The input, support and involvement of all stakeholders will help avoid conflict and can cushion the impact of an unexpected crisis. If a key employee would not want to serve in a company run by a chosen successor, the time to find out is early in the plan – not when the company might face the double loss of the founder and the employee during leadership transitions.
Likewise, the time to choose employees as future leaders (or to counsel those who may have to accept a lesser role) is earlier rather than later. Leadership training takes time and investment, and while many career path strategies are successful, some will not develop into the role envisioned.
Prepare for Contingencies
The business owner should take the time to consider all contingencies that would involve succession, including accidental death, disability or early retirement. What happens if the owner must step down before a chosen successor is ready? What if the successor no longer wants to serve?
While many owners may hope that their child will take the reins of the business from their hands, their descendants may or may not be capable or interested in such an influential position. The children of successful business owners are sometimes so talented and well-educated that their interests lead them far away from the home of their family business.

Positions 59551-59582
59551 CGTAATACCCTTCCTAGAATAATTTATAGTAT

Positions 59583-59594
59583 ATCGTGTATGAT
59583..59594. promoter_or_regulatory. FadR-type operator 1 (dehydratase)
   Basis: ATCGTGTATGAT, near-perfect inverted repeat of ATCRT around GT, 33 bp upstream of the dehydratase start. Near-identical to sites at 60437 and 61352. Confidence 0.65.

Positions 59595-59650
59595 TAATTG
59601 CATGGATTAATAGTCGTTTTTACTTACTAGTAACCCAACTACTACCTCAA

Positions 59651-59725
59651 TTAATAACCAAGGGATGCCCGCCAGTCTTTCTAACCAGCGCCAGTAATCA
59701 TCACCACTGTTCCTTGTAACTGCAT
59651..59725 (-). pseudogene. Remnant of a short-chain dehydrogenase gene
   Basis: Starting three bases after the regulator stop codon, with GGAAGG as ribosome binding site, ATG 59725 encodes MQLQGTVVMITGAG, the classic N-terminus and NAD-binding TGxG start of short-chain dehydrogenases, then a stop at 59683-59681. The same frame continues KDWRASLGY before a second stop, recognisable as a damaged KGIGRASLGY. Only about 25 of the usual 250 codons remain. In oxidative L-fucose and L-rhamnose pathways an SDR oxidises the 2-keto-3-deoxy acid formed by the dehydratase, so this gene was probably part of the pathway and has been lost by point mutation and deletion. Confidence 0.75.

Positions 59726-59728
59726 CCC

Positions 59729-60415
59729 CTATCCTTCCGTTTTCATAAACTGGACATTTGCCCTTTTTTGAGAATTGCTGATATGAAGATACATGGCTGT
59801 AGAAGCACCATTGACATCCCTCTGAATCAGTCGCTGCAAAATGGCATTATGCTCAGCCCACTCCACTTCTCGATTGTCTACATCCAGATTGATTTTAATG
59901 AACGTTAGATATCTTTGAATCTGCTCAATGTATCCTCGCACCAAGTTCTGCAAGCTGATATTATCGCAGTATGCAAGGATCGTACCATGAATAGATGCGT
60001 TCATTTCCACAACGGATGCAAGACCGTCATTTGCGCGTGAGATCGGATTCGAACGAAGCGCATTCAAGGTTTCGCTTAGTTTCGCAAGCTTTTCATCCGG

While it is impractical to develop a backup plan for every possible contingency, it is feasible to consider short-term and long-term outcomes such as: (1) Owner retires in 10 years as planned; (2) Owner must retire due to health in five years; or (3) Owner is injured or incapacitated in an accident this year.